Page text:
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Women report sexual abuse fears at Greek reception centres


Women report sexual abuse fears at Greek reception centres

UNHCR particularly worried about the situation at overcrowded centres on the Aegean islands of Lesvos and Samos.
9 February 2018 Also available in:
Greece. Refugee families struggling on island of Samos
Two Syrian cjildren collect water at the overcrowded reception centre in Vathy on the Aegean island of Samos.

GENEVA – Reports of sexual harassment and violence at some overcrowded refugee reception centres in Greece are a cause for concern and one woman said she had not taken a shower for two months from fear of being attacked, UNHCR, the UN Refugee Agency, said today.

It said more than 600 asylum seekers on the Greek Aegean islands reported sexual and gender-based violence in 2017, of whom more than a quarter experienced abuse after arriving in Greece, despite the government’s attempts to tackle overcrowding and poor living conditions.

UNHCR spokesperson Cécile Pouilly told a press briefing at the Palais des Nations in Geneva that the situation was particularly worrying at the reception centres of Moria on the island of Lesvos and Vathy on Samos, where thousands of refugees were living in unsuitable shelter with inadequate security.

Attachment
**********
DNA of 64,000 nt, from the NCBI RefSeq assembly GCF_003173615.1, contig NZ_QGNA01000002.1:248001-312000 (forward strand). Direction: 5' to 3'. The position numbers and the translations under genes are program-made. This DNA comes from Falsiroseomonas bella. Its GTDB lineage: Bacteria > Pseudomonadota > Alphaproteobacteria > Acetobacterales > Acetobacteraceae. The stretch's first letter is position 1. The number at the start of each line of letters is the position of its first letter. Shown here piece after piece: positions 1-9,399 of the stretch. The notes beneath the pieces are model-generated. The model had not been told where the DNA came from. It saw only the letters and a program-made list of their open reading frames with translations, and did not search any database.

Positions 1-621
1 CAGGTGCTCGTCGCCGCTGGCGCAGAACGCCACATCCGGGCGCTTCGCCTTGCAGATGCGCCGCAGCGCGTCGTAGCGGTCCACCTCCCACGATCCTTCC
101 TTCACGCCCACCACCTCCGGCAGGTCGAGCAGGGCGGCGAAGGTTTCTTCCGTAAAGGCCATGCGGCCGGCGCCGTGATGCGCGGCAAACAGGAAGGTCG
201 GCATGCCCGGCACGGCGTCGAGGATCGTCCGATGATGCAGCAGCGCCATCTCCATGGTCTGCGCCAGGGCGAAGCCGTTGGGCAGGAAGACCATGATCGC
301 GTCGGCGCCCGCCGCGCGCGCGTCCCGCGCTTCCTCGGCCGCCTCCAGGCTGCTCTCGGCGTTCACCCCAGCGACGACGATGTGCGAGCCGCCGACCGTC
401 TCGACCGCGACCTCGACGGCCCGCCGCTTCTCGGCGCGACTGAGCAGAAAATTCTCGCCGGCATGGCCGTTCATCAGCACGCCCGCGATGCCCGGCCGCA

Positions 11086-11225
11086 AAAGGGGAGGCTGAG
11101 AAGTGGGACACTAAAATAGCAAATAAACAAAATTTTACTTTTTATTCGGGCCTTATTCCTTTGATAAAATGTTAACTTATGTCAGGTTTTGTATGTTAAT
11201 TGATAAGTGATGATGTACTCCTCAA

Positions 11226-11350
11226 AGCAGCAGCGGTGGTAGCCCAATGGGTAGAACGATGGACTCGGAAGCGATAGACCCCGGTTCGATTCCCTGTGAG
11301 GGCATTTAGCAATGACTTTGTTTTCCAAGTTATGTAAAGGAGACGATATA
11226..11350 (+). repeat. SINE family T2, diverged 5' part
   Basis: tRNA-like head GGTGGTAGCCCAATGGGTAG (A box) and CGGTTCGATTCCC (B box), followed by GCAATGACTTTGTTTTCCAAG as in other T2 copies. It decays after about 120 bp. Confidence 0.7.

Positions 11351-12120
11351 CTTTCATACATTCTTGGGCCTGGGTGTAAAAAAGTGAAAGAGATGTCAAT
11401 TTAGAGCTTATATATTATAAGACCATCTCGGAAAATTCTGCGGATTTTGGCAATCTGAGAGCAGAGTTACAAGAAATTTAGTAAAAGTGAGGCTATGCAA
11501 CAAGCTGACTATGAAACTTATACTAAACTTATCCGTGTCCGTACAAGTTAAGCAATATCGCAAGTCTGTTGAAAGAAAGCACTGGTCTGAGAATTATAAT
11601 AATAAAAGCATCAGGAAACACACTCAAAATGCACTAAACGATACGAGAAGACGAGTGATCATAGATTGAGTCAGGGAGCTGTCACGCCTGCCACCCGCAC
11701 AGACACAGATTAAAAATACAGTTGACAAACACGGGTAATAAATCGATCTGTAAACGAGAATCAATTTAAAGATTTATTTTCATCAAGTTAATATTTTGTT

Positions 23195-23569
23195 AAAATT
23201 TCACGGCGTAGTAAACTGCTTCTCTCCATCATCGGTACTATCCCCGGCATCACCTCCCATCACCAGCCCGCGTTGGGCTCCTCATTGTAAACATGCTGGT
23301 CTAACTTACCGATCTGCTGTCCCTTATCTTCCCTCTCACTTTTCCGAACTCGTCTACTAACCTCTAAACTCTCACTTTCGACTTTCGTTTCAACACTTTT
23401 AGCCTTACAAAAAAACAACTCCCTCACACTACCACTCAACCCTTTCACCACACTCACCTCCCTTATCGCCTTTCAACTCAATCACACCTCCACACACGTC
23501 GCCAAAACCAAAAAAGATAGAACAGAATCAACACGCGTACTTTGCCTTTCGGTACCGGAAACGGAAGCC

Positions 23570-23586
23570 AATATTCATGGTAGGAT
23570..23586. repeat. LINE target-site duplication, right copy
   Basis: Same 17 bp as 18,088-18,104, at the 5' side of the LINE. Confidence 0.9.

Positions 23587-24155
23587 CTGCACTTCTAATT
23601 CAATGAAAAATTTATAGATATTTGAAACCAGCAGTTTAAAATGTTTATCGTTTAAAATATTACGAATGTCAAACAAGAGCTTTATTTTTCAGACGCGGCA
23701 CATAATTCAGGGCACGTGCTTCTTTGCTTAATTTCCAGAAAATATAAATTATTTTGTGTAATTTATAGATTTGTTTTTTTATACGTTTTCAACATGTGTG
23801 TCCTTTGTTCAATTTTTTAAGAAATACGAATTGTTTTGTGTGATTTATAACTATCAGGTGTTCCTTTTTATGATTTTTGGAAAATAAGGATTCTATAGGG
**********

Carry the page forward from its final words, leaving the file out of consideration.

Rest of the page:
“Even bathing during daytime can be dangerous."

Some 5,500 people live in these centres, double their intended capacity.

“In these two centres, bathrooms and latrines are no-go zones after dark for women or children, unless they are accompanied,” Pouilly said. “Even bathing during daytime can be dangerous. In Moria, one woman told our teams that she had not taken a shower in two months from fear.”

Survivors were reluctant to report assaults out of fear, shame, helplessness, concerns about discrimination, stigma and lack of trust. The actual number of incidents was likely to be much higher than reported, she said.

Transfers to the mainland had speeded up and overcrowding had eased in recent weeks, but crowded conditions persisted, hindering prevention efforts.

For example, in Moria, 30 government medical staff, psychologists and social workers shared three rooms, conducting examinations and assessments without privacy.

Police patrols were insufficient, particularly at night, and areas near the reception centres where people lived in tents had no security presence, Pouilly added.